CSIRO-led breakthrough could make graphene production commercially viable

CSIRO Scientist Dr Dong Han Seo, co-author of the study, holds a piece of graphene film
Image credit: www.csiro.au

A new collaboration spearheaded by CSIRO scientists has resulted in the development of a novel technology that could make the production of graphene –the world’s strongest material – commercially viable.

CSIRO Scientist Dr Dong Han Seo, co-author of the study, holds a piece of graphene film
Image credit: www.csiro.au

Graphene – a carbon material that is one atom thick – is used in applications ranging from miniaturised electronics to biomedical devices, with its unique properties making it suited for use in a wide array of industries.

However, up until now, the commercialisation of graphene has been hampered by the high cost of its production, which requires long hours of operation at high temperatures and extensive vacuum processing.

CSIRO scientist Dr Zhao Jun Han said the new technology – called GraphAir – eliminates the need for such a highly-controlled environment by growing graphene film in ambient air with a natural precursor, making its production faster and simpler.

“This ambient-air process for graphene fabrication is fast, simple, safe, potentially scalable, and integration-friendly,” Dr Han said.

“Our unique technology is expected to reduce the cost of graphene production and improve the uptake in new applications.”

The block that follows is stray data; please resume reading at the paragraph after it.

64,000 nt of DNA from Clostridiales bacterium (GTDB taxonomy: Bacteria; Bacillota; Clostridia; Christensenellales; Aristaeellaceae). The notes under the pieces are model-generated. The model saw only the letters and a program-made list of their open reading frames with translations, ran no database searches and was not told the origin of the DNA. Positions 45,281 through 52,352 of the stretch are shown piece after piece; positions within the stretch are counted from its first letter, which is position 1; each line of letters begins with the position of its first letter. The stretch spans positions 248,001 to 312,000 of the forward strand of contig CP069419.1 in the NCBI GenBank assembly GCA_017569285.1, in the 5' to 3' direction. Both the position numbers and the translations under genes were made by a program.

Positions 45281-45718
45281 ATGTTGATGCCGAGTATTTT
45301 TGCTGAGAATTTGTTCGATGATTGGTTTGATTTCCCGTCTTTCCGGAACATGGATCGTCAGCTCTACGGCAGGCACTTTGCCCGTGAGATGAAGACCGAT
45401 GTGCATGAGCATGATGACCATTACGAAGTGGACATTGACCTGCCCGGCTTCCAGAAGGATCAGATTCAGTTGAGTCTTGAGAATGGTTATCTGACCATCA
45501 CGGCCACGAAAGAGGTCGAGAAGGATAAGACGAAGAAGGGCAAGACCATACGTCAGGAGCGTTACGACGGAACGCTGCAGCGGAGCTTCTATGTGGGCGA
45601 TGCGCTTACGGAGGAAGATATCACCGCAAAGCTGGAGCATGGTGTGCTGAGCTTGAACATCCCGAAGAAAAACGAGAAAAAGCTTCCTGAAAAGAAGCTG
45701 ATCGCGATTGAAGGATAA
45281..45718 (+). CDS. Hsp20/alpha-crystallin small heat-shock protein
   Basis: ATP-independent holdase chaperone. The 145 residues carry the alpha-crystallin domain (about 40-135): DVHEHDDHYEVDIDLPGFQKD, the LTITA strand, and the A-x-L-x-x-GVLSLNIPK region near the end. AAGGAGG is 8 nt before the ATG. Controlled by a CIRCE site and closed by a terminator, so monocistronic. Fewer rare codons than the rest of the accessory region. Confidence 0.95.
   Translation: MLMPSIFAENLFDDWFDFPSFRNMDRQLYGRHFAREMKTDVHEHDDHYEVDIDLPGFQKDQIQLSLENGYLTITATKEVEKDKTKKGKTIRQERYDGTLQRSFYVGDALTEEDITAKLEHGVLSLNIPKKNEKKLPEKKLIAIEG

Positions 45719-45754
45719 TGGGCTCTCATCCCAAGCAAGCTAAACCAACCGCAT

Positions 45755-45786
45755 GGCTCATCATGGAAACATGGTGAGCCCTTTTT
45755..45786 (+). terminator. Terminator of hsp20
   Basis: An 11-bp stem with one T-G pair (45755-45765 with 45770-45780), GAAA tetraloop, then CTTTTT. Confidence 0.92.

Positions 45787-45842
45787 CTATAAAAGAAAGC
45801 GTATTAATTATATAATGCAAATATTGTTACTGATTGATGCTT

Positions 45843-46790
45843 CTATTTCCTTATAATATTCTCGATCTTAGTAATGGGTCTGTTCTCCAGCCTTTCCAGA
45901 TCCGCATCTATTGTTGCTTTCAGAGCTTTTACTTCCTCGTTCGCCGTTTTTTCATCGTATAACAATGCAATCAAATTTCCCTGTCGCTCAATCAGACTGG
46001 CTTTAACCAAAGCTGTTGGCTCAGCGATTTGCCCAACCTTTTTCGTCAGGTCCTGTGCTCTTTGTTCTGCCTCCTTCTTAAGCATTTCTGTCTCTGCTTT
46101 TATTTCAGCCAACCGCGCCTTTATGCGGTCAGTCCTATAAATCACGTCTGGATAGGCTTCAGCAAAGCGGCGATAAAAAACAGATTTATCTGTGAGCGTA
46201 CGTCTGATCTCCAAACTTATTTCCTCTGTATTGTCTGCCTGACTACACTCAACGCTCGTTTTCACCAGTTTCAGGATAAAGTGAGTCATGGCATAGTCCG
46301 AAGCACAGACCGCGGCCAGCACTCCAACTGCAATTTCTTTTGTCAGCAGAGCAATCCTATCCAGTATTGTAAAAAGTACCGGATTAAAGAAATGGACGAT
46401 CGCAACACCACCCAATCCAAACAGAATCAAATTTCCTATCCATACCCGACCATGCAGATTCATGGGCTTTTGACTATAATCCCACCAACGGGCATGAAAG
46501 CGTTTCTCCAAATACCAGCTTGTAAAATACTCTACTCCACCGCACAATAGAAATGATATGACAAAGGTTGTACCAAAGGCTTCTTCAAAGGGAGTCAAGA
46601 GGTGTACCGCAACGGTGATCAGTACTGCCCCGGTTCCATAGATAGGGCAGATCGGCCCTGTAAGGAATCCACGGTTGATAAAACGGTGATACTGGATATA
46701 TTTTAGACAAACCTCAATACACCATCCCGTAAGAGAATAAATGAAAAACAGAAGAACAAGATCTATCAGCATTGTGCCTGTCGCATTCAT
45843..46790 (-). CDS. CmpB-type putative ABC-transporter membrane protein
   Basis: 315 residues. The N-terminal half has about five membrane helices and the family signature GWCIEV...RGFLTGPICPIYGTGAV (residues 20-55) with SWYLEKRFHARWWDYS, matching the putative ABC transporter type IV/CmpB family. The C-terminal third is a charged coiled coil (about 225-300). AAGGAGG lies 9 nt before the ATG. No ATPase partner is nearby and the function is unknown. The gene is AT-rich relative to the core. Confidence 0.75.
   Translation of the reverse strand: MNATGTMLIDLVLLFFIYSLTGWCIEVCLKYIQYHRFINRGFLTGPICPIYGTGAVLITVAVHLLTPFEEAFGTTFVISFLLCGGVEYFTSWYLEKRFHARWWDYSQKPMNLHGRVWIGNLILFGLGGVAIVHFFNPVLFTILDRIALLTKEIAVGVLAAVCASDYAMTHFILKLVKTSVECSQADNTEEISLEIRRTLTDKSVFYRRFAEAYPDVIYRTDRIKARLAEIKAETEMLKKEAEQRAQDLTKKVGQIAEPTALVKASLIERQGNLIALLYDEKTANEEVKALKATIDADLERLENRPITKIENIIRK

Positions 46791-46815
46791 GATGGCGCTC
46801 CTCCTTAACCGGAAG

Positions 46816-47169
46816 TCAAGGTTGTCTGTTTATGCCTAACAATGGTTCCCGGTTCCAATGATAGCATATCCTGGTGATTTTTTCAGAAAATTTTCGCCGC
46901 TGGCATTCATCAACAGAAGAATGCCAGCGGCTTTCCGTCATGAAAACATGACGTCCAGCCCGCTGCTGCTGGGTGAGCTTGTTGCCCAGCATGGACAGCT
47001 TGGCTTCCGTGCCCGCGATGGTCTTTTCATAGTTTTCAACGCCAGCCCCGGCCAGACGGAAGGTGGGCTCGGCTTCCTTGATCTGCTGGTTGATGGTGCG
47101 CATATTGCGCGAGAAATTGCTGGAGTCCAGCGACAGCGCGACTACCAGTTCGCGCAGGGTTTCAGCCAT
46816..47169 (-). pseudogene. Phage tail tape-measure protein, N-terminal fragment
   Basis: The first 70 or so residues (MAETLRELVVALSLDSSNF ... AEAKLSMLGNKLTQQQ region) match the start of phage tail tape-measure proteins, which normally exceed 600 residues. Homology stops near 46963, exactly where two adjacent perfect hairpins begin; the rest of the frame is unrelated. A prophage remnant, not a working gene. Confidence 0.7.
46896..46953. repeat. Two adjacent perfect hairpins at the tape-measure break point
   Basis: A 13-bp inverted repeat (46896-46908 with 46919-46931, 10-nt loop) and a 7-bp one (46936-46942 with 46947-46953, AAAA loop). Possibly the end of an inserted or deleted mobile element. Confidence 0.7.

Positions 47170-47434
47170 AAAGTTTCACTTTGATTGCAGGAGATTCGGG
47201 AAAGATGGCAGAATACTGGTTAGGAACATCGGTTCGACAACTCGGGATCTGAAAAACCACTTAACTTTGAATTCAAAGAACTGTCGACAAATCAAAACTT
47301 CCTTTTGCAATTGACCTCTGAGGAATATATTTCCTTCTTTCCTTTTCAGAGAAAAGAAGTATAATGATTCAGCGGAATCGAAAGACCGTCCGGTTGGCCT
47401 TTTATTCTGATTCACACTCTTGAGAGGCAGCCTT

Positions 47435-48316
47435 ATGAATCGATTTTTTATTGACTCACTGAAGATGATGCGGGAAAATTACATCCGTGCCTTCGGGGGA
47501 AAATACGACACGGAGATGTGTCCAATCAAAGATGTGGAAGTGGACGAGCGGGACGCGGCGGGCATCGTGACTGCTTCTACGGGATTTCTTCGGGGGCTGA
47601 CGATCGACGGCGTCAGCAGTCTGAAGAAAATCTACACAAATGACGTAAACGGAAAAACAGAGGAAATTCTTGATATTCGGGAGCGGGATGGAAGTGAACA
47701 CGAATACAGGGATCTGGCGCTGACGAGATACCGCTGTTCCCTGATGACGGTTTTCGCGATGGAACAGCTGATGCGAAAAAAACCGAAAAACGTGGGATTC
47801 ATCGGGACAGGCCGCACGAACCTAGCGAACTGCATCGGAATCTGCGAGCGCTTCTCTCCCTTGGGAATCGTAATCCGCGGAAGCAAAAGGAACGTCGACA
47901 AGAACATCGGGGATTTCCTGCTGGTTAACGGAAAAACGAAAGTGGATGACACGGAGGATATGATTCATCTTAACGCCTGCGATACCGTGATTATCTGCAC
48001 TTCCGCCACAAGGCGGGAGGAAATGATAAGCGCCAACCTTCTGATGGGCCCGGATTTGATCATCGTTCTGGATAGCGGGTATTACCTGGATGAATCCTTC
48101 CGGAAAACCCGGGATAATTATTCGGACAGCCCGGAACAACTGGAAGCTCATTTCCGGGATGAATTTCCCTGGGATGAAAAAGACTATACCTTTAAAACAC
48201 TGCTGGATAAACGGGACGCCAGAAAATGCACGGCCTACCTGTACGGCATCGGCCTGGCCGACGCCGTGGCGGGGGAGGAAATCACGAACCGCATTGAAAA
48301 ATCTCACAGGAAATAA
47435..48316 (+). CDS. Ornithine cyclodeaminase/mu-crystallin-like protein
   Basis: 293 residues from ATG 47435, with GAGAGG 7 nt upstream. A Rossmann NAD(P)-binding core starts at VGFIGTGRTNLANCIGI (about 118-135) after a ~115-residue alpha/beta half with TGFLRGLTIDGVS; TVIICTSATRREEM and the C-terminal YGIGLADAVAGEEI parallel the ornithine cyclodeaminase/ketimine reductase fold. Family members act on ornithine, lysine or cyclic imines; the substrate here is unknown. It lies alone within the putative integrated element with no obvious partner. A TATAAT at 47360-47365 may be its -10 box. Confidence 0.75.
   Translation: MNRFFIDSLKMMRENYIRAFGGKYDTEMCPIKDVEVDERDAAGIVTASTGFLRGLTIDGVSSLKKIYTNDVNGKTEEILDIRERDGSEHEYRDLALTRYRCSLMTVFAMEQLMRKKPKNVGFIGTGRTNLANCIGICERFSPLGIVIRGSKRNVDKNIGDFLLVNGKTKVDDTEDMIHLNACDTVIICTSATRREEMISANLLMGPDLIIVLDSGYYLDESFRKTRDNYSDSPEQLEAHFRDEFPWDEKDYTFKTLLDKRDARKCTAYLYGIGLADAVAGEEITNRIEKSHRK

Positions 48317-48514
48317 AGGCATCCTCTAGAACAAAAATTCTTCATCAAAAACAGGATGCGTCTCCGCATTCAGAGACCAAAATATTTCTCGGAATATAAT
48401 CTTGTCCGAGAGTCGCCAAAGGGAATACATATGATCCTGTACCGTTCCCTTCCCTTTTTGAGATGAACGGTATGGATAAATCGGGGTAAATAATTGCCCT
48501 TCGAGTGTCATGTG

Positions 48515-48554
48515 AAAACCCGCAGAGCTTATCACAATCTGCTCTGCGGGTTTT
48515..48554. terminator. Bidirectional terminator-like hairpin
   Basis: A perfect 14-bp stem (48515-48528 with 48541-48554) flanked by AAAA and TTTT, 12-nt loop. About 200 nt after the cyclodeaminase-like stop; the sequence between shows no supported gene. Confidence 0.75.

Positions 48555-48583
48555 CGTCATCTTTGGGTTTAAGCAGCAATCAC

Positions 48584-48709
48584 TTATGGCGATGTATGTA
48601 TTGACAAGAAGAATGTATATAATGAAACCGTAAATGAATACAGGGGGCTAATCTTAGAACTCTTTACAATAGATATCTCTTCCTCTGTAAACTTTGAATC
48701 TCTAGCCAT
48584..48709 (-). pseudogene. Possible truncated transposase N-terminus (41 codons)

CSIRO scientist Dr Dong Han Seo said GraphAir transforms soybean oil – a renewable, natural material – into graphene films in a single step.

He said that when exposed to heat, soybean oil breaks down into a range of carbon building units that are essential for the synthesis of graphene.

“Our GraphAir technology results in good and transformable graphene properties, comparable to graphene made by conventional methods,” Dr Seo added.

He said the team also transformed other types of renewable and even waste oil, such as those leftover from barbecues or cooking, into graphene films.

“We can now recycle waste oils that would have otherwise been discarded and transform them into something useful,” he continued.

CSIRO said it is now looking to partner with industry to find new uses for graphene.

The study, which was published in Nature Communications, also involved researchers from The University of Sydney, University of Technology Sydney and The Queensland University of Technology.